• If you feel you need medical care, contact healthcare provider and inform them of your travel history.
      • If you need urgent medical care (e.g., have difficulty breathing), call 9-1-1 and let the dispatcher know your travel history).

Failure to follow this order is a misdemeanor and punishable by a maximum fine of $5,000, or imprisonment of not more than one year, or both.  Enforcement will be handled by each of Hawaii’s four counties.

The governor said that the traveler is fully responsible for the cost of the quarantine.

How long will the Hawaii 14-day quarantine be in effect? No one knows at this point in time.


In a press conference on March 17, 2020, Hawaii’s Governor Ige said that restaurants should begin to offer take-out or delivery only. Dine-in services are not to be offered.

Hawaii Events & Attractions – Numerous Closures!

Festivals and special events such as concerts and sporting events are or cancelled altogether.

Basically all attractions, state parks and national parks are shut down to prevent the spread of COVID-19. See this link for more information on Coronavirus-related Hawaii closures.


Some hotels are closing temporally. Hale Koa in Waikiki is closing and Aulani Disney Resort and Four Seasons Oahu are also closing. Fairmont Kea Lani on Maui is closed. Prince Hotels are closed. Mauna Kea Beach Hotel is closed. We expect this list to grow.

Grocery Stores

Grocery stores are open. Some reports indicate empty shelves due to panic buying. The shipment of replenishment supplies is due to continue as normal.

State-wide Stay at Home Orders

Residents are ordered to stay at home with very few exceptions.

Protests and negative sentiments towards visitors

Hawaii is usually a hospitable destination that’s known for aloha, but these are unusual times. There were several reports of protests against visitors on multiple islands.

The DOH is concerned that there’s a growing stigma against visitors despite the fact that the vast majority of the cases are residents who returned to Hawaii after traveling outside of the state.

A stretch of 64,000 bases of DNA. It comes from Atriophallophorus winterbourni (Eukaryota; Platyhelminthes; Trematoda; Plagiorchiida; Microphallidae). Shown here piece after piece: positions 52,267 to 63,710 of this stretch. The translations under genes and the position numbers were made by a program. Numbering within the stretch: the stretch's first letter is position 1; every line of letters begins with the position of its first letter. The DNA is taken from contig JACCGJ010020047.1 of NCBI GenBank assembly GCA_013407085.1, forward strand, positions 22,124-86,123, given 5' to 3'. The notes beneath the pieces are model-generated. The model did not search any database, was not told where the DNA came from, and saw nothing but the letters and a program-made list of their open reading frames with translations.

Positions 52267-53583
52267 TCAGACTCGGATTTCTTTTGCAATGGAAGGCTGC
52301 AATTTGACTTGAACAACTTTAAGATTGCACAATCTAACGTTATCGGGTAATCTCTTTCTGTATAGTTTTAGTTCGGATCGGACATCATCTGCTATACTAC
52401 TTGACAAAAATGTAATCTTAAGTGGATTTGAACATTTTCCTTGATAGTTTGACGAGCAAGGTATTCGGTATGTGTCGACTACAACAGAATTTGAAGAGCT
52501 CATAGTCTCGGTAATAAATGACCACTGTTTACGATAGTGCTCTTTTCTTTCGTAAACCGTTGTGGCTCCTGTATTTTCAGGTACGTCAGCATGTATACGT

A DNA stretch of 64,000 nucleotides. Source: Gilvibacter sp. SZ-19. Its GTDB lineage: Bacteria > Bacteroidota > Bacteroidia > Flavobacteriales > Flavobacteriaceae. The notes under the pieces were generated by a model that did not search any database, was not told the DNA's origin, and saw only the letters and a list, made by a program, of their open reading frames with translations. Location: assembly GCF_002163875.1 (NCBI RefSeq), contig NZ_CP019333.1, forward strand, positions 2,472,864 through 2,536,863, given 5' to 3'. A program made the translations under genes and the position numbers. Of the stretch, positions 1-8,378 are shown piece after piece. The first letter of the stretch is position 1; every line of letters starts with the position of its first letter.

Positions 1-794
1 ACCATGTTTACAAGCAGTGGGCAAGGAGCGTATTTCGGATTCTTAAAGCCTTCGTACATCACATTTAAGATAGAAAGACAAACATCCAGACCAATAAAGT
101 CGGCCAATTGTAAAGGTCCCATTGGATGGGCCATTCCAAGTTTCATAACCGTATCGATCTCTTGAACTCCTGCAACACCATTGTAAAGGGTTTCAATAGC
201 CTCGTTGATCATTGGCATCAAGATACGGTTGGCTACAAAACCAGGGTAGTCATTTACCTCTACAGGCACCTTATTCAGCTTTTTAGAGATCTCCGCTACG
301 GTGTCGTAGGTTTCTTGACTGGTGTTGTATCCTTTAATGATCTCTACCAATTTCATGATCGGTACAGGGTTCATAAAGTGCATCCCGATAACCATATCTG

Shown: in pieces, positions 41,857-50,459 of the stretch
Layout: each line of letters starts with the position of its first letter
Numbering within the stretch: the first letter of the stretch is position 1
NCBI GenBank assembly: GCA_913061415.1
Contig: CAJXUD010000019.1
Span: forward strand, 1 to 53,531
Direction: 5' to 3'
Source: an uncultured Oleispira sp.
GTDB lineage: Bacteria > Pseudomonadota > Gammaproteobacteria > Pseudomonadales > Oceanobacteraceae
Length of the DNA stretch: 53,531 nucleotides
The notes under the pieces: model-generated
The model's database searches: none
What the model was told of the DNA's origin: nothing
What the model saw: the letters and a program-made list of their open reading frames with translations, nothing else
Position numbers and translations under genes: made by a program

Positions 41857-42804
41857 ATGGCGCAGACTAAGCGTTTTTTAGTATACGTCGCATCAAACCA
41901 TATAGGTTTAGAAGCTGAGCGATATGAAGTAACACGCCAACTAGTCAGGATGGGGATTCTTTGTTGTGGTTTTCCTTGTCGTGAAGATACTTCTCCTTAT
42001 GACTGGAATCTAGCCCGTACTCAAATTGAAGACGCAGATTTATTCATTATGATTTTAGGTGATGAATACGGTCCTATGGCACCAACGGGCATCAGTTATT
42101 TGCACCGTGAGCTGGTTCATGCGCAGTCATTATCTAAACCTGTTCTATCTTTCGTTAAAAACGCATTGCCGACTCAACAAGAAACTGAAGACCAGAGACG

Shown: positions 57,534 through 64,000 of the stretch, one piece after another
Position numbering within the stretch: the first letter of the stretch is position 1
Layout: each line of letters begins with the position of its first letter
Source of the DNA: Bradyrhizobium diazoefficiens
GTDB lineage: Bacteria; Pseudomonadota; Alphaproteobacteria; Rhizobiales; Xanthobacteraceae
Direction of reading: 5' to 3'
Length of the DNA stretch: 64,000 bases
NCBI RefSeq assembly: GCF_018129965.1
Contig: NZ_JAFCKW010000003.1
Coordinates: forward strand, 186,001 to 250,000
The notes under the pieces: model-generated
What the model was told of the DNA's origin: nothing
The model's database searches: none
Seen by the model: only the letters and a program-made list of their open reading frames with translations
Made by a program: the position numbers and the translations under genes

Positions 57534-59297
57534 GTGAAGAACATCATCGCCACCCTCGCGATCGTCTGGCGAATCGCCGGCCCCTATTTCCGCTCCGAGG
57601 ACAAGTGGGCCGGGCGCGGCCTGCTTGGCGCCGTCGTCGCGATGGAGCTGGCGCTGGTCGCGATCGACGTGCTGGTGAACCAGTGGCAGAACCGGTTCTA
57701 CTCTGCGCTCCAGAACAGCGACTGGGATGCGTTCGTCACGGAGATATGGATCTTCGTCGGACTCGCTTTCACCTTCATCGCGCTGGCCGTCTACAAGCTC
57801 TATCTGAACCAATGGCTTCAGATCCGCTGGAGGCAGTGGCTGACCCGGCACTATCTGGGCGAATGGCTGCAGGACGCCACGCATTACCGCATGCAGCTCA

Check to see if you can get a refund or postpone your trip. 

Explore your options for refunds or postponed trips. If you have a trip booked, look into your options to cancel without penalties.

  • Due to the Coronavirus, many airlines are allowing more lenient travel waivers to allow you to change or cancel your flight without a fee. Check directly with the airline for your booking to understand their policies.
  • Check to see if you can cancel you hotel reservation.
  • Check to see if you can cancel your rental car or transport reservation. Generally, rental cars are more forgiving with cancellations.

What should I know about the Coronavirus and cruises that travel to Hawaii?

The U.S. Department of State Bureau of Consular Affairs issued an advisory statement on March 8, 2020 stating, “U.S. citizens, particularly travelers with underlying health conditions, should not travel by cruise ship.  CDC notes increased risk of infection of COVID-19 in a cruise ship environment.” See the full statement here.

In light of the Department of State advisory statement, you should learn what your options are for cancellation. Check with your travel agent and/or with the cruise company directly. Additionally, check frequently for any modifications or cancellations to your cruise itinerary.

Princess Cruises announced a voluntary and temporary pause of its global ship operations for 60 days, which will impact voyages departing March 12 through May 10, 2020. Princess is the first to halt services, but they may not be the last in this evolving situation.

On Friday, March 13, 2020, Norwegian, MSC, Carnival and Royal Caribbean began a 30-day pause on cruises immediately. This will include the popular weekly cruise of Hawaii on the Pride of America on Norwegian. Since the original announcement, some cruise companies have announced an extension of suspended services through May 11, 2020. Check directly with the company you’ve booked with for their plans.

When will Hawaii be back to normal after the Coronavirus?

Is it safe to travel to Hawaii in May? Or June? Or July? Or….. We wish we knew when the virus crisis will be over. At this point, no one knows.

The governor’s mandatory 14-day quarantine order is in effect “until further notice.” Also the state’s “stay at home” order is due to continue through April 30, 2020.